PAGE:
Four Gifts to Celebrate the National Park Service Centennial


We take a break this month from our regularly scheduled programming to celebrate something very near and dear to my heart (and most likely yours as well). On August 25th, The National Park Service celebrated 100 years of service. In case you weren’t able to make it out to a park for the day- let me summarize the events across our nation. It was a festive special day, unlike anything our parks have seen before. With free entrance, musical events, instameets, special campfire programs, and free cake: every park offered something special for those guests fortunate enough to be visiting a park on this historic day. We were the google doodle of the day, Facebook featured us their home page and we were the number one trending topic on twitter. Because I am a National Park Service employee, I was lucky enough to receive several gifts –from coworkers, management, and park visitors- to commemorate this special day. These gifts got me thinking about the gifts that our national parks give all of us daily. Gifts that are worth celebrating as the agency which protects them reaches this milestone.


This goes without saying, and one might say that I could end the blog right here because this gift is possibly the greatest that national parks can offer. I agree to that point. One visit to the Grand Tetons, Grand Canyon or Yosemite Valley and you will understand exactly why national parks exist. They are places whose unique beauty will stand the test of time as they are protected for generations and generations.

Reminders of our (sometimes unpleasant) past

It may not always be exactly pleasant, but reminders of our past are sometimes necessary to understand just how far we have come, and how far we have to go still. Places like Manzanar National Historic Site and Cesar Chavez National Monument remind us of more recent oppressions, while places like Yosemite hold reminders of more long ago oppressions of the native peoples that once occupied the valley. They help us to remember to never repeat these mistakes.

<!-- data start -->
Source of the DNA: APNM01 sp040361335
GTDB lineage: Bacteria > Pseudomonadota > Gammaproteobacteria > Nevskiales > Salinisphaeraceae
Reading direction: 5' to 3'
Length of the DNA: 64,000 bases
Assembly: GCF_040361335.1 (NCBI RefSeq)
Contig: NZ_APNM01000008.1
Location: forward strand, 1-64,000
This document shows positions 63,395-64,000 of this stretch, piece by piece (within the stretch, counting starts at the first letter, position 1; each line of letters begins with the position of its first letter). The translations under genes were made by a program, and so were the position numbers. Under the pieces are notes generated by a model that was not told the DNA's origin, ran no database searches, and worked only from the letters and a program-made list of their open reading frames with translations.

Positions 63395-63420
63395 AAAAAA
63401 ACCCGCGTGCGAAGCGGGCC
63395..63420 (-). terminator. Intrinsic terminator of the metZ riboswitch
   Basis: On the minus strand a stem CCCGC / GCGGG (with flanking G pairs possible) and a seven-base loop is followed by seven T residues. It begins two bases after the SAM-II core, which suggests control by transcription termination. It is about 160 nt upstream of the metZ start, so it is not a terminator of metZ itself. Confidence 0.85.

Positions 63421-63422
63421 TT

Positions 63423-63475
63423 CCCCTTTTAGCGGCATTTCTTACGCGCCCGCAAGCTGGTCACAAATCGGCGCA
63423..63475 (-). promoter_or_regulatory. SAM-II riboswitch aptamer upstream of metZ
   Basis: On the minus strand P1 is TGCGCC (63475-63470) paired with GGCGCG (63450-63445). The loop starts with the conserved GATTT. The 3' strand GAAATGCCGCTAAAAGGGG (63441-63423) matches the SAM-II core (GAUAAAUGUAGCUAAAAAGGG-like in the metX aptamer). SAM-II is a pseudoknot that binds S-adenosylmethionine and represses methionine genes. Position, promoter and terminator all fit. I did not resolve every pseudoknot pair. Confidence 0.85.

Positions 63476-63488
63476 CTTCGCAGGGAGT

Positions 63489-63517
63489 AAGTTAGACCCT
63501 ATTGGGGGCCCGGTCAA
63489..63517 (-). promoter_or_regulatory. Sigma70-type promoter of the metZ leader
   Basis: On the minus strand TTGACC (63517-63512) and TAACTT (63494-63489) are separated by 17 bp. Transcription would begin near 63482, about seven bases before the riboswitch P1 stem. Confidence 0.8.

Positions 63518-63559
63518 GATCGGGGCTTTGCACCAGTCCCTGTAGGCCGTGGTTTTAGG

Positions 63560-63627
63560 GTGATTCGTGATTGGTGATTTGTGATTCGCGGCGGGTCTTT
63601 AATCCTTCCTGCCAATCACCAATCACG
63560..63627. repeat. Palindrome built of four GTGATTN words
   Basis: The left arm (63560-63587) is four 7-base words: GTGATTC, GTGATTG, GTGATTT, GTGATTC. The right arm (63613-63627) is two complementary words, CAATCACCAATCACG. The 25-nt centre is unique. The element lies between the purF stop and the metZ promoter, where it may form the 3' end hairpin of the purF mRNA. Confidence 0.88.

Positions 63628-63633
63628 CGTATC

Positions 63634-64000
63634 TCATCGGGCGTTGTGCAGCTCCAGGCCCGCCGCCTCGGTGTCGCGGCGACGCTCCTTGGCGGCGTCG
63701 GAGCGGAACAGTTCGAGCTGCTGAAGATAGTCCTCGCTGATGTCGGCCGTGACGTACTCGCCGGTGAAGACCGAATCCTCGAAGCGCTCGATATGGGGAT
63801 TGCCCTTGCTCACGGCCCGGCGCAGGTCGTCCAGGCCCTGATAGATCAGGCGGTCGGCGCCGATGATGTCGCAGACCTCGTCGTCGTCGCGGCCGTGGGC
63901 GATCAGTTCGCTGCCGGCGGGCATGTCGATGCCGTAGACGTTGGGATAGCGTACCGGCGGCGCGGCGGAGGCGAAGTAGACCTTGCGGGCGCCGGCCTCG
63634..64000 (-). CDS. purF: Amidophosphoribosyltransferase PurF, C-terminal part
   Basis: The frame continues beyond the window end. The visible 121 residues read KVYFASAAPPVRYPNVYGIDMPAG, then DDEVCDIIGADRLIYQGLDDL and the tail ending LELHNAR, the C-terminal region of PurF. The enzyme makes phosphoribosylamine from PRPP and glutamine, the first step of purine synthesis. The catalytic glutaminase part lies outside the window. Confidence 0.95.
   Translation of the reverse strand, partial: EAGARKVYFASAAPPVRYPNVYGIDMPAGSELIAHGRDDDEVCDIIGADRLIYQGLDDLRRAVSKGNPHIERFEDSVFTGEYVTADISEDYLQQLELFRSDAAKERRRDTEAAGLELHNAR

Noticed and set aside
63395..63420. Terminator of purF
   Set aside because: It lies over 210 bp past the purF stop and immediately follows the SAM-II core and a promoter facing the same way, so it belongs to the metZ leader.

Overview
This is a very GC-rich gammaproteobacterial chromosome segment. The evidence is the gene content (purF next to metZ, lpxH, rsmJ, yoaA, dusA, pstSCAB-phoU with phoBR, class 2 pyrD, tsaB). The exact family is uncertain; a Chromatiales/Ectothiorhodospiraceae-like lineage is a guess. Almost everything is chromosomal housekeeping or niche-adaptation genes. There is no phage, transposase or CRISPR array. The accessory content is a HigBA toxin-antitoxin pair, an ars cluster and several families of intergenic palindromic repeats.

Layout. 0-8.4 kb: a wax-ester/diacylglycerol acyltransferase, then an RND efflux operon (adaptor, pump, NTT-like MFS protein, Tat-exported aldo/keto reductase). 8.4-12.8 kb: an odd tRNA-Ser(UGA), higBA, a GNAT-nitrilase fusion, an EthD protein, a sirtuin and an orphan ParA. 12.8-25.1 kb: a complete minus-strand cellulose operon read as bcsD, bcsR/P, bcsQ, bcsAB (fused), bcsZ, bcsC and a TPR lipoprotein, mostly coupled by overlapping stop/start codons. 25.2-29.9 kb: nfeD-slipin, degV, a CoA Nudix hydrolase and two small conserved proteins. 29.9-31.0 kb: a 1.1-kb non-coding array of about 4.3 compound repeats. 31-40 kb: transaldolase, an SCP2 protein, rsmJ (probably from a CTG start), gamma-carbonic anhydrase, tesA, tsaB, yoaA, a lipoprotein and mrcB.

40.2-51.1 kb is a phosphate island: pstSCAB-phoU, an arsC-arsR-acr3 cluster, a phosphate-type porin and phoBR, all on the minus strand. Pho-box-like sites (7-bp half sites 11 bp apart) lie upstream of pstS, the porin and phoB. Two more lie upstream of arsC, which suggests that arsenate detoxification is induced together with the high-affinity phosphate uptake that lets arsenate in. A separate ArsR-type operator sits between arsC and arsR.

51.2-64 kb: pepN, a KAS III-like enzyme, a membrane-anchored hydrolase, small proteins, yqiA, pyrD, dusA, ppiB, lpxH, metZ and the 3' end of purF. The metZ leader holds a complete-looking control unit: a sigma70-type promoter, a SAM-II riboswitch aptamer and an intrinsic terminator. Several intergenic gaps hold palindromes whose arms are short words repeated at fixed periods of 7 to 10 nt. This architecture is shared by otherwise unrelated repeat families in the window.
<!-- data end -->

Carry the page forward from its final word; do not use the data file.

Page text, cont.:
When I look back on my life, it isn’t the dinners at home or shopping trips that I remember. What I remember the most from my past is the adventures that I had with the people I care about. The hikes accomplished, the fish we caught, the rivers we white-water rafted, the mountains we summited, the waterfalls we peered down (and up) at, the wildlife we witnessed. These are the memories that will stay with me for years to come, and I have the national parks to thank for that.


I have met a lot of great people while working in the national parks, and I know that I am not the only one. These amazing places draw in interesting people from all walks of life and most are eager to meet a friend. Conversations with visitors at the top of a mountain we summited together have led to some of my deepest friendships, and I know many with similar stories of friendships forged in the most unlikely of places. And it’s all thanks to these parks that brought us together.


Happy 100th Birthday National Park Service!